Most interestingly, however, had Peyton Place been published as Metalious had originally written it, Selena’s tale would have “cracked open a national fiction that even [the novel’s] publishers thought too rock-solid to confront” (Cameron xii). In the original manuscript, Lucas Cross is Selena’s biological father and thus “guilty of the crime of incest, a crime worse than child abuse between homosexuals, in the doctor’s mind” (Toth 105). Indeed, the incest storyline is the only one Metalious based on fact, derived from a case of patricide that had made local headlines some years earlier. In that instance, a young woman served time in prison rather than face a trial that would force her to reveal “the sordid details of an unhappy childhood” (Toth 81-84). This striking testament to the stigma so feared by incest victims was echoed by the publisher’s assertion “that incest/rape could not be published, not in 1956” (Toth 105).

Regardless of the myriad challenges that Peyton Place posed to the literary and sexual mores of the fifties, the notion of a father raping and impregnating his young daughter presented far too severe an assault against the wholesome cultural narrative of domesticity. Rather than revise the dominant narrative to reveal its shadier elements, Metalious reluctantly agreed to rewrite her own story by refashioning Lucas as a stepfather – a move, in the author’s own summation, that turned the novel into “trash rather than tragedy” since Selena’s abortion could no longer be justified medically (Cameron xii, Toth 106). In truth, Selena’s unwanted pregnancy is only the most tangible sign of the violation that takes place within the Cross home. Father or step/father, Lucas exploits the isolation of the nuclear family for the most insidious of purposes, and Selena’s narrative becomes all the more revealing in light of the cultural denial that so dramatically censured its telling.

The censorship that Peyton Place faced in the literary marketplace mimics the sweeping cultural denial that contained narratives of familial dysfunction within the home. Cutting across the proliferation of “respectable fictions” that enabled such violations to go unspoken, the novel registers the profound disconnect between public discourses of nuclear familial bliss and private discourses of familial dysfunction. That the most controversial “potboiler” of the 1950s appropriated the nuclear family to inscribe the unmentionable speaks to the broad-ranging discursive power of the Cold War togetherness ideology, which foregrounded an idealized narrative of domesticity while shoving private narratives of domestic disturbance into the margins. Working from those margins, Peyton Place unraveled a Cold War fiction as illusory as the metaphorical picture postcard Metalious famously used to articulate her assessment of small town life: “[I]f you go beneath that picture, it’s like turning over a rock with your foot – all kinds of strange things crawl out” (qtd. in Toth 123).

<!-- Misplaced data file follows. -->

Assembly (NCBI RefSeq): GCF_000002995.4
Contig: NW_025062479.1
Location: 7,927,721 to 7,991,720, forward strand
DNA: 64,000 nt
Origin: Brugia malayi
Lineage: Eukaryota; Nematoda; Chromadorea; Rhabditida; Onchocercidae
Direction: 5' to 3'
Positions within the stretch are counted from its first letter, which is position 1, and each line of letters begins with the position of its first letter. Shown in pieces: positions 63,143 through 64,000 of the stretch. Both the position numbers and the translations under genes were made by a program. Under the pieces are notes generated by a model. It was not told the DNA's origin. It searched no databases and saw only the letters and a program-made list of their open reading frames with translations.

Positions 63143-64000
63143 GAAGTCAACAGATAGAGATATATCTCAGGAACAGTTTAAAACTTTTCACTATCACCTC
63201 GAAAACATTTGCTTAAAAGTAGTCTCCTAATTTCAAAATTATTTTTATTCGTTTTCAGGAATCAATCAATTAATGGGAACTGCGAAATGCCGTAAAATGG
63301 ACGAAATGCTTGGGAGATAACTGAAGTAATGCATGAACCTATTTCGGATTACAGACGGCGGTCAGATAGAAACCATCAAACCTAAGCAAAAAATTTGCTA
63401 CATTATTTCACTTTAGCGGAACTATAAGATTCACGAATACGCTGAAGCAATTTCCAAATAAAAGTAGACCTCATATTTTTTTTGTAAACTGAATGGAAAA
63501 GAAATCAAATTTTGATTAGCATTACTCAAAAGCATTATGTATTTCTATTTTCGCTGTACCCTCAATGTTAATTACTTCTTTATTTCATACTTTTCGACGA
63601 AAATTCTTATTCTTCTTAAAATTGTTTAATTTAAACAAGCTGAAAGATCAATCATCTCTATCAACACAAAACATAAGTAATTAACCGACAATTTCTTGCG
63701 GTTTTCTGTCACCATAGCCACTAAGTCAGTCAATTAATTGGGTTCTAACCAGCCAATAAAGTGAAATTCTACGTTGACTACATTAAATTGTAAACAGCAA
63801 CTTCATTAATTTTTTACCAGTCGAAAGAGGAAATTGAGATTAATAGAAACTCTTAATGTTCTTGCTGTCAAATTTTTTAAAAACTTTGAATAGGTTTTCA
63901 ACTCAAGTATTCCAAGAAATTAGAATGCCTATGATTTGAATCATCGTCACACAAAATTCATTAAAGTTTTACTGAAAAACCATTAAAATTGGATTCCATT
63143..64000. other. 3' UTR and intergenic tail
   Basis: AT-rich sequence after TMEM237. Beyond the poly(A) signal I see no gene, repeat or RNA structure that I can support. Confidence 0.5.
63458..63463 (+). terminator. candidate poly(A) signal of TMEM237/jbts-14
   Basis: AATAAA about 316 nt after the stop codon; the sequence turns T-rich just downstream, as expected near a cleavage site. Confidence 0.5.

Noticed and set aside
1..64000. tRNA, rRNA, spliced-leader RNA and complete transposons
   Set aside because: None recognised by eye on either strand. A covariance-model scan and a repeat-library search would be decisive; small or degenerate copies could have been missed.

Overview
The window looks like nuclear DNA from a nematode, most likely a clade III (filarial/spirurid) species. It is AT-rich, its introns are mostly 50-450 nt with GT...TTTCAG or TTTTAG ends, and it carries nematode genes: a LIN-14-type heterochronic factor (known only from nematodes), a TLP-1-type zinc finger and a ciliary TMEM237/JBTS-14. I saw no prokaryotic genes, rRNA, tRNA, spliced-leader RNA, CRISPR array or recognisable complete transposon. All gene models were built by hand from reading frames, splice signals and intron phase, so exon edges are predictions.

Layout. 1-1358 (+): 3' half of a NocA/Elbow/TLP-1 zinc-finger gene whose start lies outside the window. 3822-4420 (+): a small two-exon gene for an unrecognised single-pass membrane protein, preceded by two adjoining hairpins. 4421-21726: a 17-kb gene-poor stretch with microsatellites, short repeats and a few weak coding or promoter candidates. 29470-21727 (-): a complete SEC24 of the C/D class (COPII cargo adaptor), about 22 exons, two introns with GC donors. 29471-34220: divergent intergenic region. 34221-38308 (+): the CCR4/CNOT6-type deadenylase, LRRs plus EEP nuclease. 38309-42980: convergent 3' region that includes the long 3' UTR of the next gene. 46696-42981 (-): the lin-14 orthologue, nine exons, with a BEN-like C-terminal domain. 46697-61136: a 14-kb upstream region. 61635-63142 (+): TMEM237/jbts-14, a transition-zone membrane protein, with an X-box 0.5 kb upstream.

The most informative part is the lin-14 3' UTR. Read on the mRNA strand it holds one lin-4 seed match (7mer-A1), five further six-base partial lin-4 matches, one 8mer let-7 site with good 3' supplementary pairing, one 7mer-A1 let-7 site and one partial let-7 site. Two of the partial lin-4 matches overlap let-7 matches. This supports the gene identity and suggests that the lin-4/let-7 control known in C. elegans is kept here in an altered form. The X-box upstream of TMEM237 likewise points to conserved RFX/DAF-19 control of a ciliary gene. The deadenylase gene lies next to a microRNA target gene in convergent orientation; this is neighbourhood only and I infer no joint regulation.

Works Cited

Baker, Carlos. “Small Town Peep Show.” Rev. of Peyton Place, by Grace Metalious. The New York Times Book Review 23 September 1956: 4.

Cameron, Ardis. “Open Secrets: Rereading Peyton Place.” Introduction. Peyton Place. By Grace Metalious. Boston: Northeastern UP, 1999: vii – xxx.

Cassuto, Leonard. “Beyond Peyton Place.” Chronicle of Higher Education 52: 49 (11 August 2006): B11.

Coontz, Stephanie. The Way We Never Were: American Families and the Nostalgia Trap. 2nd ed. New York: Basic Books, 2000.

Eisler, Benita. Private Lives: Men and Women of the Fifties. Danbury, CT: Franklin Watts, 1986.

Freedman, Estelle. “‘Uncontrolled Desires’: The Response to the Sexual Psychopath, 1920-1960.” Journal of American History 74:1 (1987): 83-106.

Hackett, Alice Payne and James Henry Burke. 80 Years of Best Sellers: 1895-1975. New York: R.R. Bowker Company, 1977.

Hendler, Jane. Best-Sellers and Their Film Adaptations in Postwar America. New York: Peter Lang Publishing, 2001.

Justice, Keith L. Bestseller Index: All Books, by Author, on the Lists of Publishers Weekly and The New York Times Through 1990. Jefferson, NC: McFarland & Company, 1998.

Metalious, Grace. Peyton Place. 1956. Introduction by Ardis Cameron. Boston:
Northeastern UP, 1999.

Miner, Madonne M. Insatiable Appetites: Twentieth Century American Women’s
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“Outsiders Don’t Know.” Rev. of Peyton Place, by Grace Metalious. Time 24
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“Peyton Place.” Rev. of Peyton Place, by Grace Metalious. The Catholic World
November 1956: 152.

Toth, Emily. Inside Peyton Place: The Life of Grace Metalious. Jackson: UP of Mississippi, 2000.

Weiss, Jessica. To Have and to Hold: Marriage, the Baby Boom, and Social Change. Chicago: U of Chicago P, 2000.

Wood, Ruth Pirsig. Lolita in Peyton Place: Highbrow, Lowbrow, and Middlebrow Novels of the 1950’s. New York: Garland Publishing, 1995.